The title of this post is a little misleading. When you get right down to it, everything you do to create, promote, and sell your work is business related. What I’m writing about today is the stuff most of us don’t want to spend much time thinking about. The legal and monetary nuts and bolts.
Among all the other activities of self-publishing — writing, editing, formatting, designing a cover — there are the business decisions. Most of us, I suspect are focused on the hands-on, day-to-day, just get it done stuff. Our lives are full and busy, and it’s almost all we can do to find time to write, let alone think about trademarks, logos, and business structure. But the underpinnings of business are important too.
I wrote and submitted for a long time before opening a business checking account. It didn’t seem necessary to me while I was pursuing the traditional path, especially since A) I was making so little, and B) our accountant didn’t think it important.
Once I decided to self-publish, I changed my mind. I still didn’t actually DO it, even though Dean Wesley Smith says this is one of the first things you should do when you plan to self-publish, until I went to register with Kindle Direct Publishing. They’ll pay you your royalties more quickly if they can deposit them electronically directly into your bank account. And since I want my royalties sooner rather than later, I had a reason to open the account immediately.
Having a business account doesn’t hurt if you have to show the IRS that you’re a business and not a hobbyist.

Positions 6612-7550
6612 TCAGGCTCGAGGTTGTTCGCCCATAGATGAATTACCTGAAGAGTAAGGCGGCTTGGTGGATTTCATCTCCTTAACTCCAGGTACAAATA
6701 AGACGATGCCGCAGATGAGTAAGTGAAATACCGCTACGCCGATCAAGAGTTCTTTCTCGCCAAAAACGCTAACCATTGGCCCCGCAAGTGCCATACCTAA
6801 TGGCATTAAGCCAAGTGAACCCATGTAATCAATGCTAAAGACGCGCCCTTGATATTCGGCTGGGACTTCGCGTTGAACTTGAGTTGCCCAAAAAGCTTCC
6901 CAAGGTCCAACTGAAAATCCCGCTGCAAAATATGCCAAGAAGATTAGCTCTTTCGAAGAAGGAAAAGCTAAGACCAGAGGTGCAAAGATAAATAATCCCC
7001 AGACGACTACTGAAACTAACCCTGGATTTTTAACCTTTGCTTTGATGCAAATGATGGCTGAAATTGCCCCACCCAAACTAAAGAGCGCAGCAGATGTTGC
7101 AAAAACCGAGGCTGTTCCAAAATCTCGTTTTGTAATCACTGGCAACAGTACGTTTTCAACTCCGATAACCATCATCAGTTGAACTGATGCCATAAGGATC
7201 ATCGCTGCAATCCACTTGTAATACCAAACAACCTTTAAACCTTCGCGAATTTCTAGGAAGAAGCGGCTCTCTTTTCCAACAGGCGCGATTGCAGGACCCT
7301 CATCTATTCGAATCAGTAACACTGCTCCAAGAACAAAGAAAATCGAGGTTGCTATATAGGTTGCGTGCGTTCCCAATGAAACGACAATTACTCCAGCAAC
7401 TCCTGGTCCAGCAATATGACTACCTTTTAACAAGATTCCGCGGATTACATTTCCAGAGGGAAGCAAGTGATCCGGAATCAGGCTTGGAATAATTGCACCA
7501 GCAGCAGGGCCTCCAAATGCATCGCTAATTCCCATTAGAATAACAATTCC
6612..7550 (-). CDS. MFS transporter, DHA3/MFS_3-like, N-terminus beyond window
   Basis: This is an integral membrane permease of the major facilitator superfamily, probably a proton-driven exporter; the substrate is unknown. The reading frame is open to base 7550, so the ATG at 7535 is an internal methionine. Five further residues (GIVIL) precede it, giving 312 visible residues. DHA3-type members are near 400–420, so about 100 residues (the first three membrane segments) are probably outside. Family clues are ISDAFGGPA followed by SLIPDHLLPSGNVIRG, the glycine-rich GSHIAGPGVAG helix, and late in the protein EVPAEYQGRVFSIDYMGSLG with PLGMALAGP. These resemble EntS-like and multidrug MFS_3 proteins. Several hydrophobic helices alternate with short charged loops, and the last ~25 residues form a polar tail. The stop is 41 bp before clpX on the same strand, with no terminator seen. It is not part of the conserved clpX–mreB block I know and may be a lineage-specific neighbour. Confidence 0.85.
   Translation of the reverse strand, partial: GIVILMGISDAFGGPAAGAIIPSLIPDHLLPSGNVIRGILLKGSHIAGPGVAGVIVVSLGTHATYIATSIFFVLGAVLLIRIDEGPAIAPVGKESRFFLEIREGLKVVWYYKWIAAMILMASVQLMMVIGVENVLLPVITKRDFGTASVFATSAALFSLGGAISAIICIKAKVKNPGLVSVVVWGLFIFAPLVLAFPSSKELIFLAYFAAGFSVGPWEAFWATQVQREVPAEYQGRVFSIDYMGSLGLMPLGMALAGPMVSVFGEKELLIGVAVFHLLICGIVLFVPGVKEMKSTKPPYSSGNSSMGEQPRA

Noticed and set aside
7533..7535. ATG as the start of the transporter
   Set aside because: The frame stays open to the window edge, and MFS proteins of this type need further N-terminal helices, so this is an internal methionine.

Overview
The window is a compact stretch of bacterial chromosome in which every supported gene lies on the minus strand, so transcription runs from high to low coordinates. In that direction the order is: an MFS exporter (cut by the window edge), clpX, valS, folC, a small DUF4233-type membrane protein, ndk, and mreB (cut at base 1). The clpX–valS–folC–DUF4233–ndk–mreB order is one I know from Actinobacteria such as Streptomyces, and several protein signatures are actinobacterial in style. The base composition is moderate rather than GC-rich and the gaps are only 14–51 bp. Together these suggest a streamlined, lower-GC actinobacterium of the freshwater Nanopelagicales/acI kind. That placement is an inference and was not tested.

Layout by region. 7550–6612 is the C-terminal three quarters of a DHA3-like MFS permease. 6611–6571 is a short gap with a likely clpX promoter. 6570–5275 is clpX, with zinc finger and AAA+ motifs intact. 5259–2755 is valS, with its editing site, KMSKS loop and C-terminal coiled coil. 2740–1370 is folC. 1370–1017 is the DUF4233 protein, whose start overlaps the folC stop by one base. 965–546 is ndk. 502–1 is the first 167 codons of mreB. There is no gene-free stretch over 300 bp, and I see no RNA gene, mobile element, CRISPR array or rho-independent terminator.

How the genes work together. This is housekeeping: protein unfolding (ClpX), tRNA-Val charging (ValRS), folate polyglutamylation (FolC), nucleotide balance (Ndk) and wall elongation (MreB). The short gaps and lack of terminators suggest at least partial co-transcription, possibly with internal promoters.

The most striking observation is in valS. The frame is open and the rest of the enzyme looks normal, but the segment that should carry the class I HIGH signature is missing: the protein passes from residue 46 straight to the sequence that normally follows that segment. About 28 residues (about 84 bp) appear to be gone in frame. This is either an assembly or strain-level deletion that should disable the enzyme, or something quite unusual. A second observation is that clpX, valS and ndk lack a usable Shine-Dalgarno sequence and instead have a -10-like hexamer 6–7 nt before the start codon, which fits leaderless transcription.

And when I opened my account, I put my publishing company name on the account too.
Do you have to have a publishing company name?
Lots of people publish without one. Their books show up as published by CreateSpace or LightningSource if POD,or as KDP (Kindle Direct Publishing) or under the author’s own name. There’s nothing wrong with this, especially now that self-publishing is gaining ground and respect so rapidly.
So no, you don’t have to have a publishing company name. But you should. You’re a publisher after all, even if you only publish your own books.
Even with all the progress SP is making, there is still a certain amount of prejudice against it. Let’s be honest, some SP books are neither well written or edited and some readers will refuse to look past that to find out if a SP book is one of the good ones or not. So I decided to take Dean’s advice and publish under my own label, Castle Rock Publishing so anyone checking won’t automatically pass by without taking a closer look. It creates an image of professionalism (or will, I hope, once I get the website up) to independent bookstores who I hope will carry my POD books. It helps to show that I’m taking this venture seriously both to readers, other professionals, and the IRS.
DO I HAVE TO INCORPORATE?
I didn’t. Kris Tualla didn’t incorporate Good Night Publishing. My friends, Roxy Rogers did, and so did Lisa Cotrell-Bentley with her Wright on Time Books. Lisa is a full-fledged publisher of other authors though.
I read several articles both pro and con on the subject, (here’s the best) and decided in the end that for now, a sole proprietorship would be fine for me, since Castle Rock Publishing will only publish my and my husbands’ stories and I’m not writing inflammatory non-fiction that might get me sued.
There are other business related questions, that I will probably address her later on, but this is enough for now. Remember, I’m not a lawyer and you shouldn’t take what I say as legal advice. These are MY opinions and what I decided would work best for myself. You should do your own research and decide what will work best for you.